Have a transition ritual
Create a practice that helps you change gears and transition from work to downtime. That could be:
- Taking a shower
- Changing your outfit
- Meditating for five minute
- Making a list of the top three things to be done the next day
- Zeroing your inbox
- Straightening up your workspace
Make meaning from the day
The difference between a good day and a bad day is all in how you interpret it. You get to decide whether you’ll view the day from a growth-oriented mindset or negative one, so choose wisely.
One practice my clients love is called High/Low/Hero. Alone or with your family, take a moment to define:
- Your daily “high” – what went well or was fun and exciting
- Your daily “low” – what didn’t go well or was disappointing
- Your “hero” – a person who was a hero to you or a moment you made yourself proud
Do something tactile
Getting out of your head into your body is crucial for Sensitive Strivers, who tend to be overthinkers. Do something on your off-time that engages your other senses. That could be cooking, a craft like knitting or needlepointing, even journaling, yoga, or another form of exercise.
Create accountability for yourself
Make commitments that force you to end work on time. For example, in the age of coronavirus, that might be a virtual happy hour with friends or playing board games with your spouse and kids.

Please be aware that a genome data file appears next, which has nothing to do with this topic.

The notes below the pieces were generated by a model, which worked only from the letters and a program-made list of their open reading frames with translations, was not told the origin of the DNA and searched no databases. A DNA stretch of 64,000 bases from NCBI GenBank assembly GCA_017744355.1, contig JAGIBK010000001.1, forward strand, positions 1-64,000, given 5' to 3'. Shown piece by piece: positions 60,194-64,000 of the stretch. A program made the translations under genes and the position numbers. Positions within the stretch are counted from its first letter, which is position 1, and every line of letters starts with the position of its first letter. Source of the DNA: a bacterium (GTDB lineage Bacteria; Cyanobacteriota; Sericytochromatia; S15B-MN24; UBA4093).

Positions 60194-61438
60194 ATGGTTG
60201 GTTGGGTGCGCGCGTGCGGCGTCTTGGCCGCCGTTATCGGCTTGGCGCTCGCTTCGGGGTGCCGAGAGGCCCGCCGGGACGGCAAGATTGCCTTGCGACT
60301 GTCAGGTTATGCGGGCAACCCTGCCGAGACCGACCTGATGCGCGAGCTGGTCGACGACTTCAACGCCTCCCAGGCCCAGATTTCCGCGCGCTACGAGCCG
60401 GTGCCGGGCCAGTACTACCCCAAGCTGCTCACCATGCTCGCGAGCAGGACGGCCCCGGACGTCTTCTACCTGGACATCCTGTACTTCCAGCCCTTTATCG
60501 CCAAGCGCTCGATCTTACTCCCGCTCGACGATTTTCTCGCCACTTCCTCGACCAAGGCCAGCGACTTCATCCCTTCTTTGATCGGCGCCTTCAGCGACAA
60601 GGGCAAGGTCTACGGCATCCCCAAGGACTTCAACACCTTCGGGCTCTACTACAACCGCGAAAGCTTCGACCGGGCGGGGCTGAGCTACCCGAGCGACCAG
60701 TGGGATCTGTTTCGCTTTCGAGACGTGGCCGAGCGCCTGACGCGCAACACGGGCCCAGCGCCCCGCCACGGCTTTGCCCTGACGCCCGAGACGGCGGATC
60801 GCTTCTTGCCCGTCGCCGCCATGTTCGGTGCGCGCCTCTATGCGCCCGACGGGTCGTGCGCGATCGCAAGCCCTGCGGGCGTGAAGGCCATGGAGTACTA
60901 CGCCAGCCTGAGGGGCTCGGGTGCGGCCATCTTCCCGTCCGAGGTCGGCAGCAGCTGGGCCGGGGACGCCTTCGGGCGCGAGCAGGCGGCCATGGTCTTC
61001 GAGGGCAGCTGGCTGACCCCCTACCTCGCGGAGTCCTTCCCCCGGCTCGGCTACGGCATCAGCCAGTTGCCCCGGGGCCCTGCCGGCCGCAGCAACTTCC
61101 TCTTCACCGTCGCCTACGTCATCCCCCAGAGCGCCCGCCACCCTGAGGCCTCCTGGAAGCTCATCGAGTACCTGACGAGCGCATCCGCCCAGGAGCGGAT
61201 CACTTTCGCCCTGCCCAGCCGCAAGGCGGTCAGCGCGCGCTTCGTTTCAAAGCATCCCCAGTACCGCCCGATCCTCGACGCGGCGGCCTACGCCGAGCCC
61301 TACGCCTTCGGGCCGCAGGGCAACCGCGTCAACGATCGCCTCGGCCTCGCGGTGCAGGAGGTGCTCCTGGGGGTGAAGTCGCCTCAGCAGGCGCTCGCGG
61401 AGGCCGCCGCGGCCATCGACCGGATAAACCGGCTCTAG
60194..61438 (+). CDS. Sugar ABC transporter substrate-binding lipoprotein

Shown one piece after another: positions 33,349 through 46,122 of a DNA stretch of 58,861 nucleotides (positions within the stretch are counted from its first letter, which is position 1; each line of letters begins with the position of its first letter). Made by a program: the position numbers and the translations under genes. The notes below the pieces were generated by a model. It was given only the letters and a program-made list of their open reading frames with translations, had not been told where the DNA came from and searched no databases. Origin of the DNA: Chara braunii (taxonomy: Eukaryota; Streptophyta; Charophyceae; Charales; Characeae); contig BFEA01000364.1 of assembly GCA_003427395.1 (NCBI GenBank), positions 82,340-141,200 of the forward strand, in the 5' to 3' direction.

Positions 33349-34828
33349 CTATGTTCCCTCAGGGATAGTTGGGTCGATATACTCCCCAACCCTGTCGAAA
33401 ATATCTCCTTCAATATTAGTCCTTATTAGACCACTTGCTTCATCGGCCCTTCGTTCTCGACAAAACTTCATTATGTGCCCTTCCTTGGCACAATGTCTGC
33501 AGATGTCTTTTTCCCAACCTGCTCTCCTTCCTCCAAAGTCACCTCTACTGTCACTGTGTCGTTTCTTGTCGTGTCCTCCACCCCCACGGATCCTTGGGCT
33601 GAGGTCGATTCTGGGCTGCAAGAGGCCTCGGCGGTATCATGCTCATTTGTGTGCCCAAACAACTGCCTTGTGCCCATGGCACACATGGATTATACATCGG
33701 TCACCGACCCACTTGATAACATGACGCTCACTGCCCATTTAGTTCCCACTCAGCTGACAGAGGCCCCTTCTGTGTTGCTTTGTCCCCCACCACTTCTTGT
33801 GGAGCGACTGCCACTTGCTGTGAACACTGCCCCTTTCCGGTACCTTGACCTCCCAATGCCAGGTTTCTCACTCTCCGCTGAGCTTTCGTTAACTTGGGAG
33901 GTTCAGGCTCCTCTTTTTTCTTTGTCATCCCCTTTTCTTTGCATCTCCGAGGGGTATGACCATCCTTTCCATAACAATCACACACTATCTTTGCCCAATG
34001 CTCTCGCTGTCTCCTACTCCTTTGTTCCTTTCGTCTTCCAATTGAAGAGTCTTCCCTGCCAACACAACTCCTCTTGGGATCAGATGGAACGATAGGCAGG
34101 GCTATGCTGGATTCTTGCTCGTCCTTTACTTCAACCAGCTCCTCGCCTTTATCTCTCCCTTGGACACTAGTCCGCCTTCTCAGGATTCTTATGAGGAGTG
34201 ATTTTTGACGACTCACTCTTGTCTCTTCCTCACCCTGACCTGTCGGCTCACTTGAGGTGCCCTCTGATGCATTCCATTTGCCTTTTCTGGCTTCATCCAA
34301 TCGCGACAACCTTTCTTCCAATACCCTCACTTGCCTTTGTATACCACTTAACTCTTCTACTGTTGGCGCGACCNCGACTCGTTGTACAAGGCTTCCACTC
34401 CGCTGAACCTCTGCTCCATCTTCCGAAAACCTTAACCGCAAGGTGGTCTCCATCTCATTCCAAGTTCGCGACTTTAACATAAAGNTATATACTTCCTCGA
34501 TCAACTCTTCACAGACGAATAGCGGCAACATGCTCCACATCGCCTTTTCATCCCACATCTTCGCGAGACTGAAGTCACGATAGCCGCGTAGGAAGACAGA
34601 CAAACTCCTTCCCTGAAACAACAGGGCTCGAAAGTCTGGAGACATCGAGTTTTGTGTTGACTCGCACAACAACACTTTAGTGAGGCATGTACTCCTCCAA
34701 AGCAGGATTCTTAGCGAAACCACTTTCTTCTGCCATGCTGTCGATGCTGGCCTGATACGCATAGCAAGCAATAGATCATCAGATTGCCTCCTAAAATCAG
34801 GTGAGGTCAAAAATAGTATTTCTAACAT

Detox your attention
Your mind responds to the stimulus it’s given. If you keep giving it intense, demanding material –– like continuing to check emails or working past your capacity –– your mind will stay on high alert. Wind down at the end of the day by giving your brain a break. Escape into a fiction book, watch some stand up comedy, take a class on a hobby that interests you. The only rule is that it cannot be professional- or business- development related.
Outsource like a boss
Free time is precious. When you have downtime, you want it to be restorative—but that can’t happen if you’re running around doing laundry or cooking. If you have the means, you can create more time for yourself by outsourcing errands. These days, there’s an app for everything, and depending on how busy you are, the benefits of hiring someone’s services can seriously outweigh the costs, and give you back valuable time and energy.
Notice the signs of burnout
Burnout refers to a collection of different reactions that occur in response to prolonged stress and overworking. This includes physical symptoms like headaches along with emotional ones such as a negative attitude about your work or career and a loss of motivation. You may find yourself short-tempered with family or colleagues, or easily offended by even the slightest criticism.
Burnout can also masquerade as imposter syndrome. Because you’re exhausted, you may feel like you’re not good enough, productive enough, or falling behind. Then you credit that to personal failing or the fact that you’re a fact or a fraud.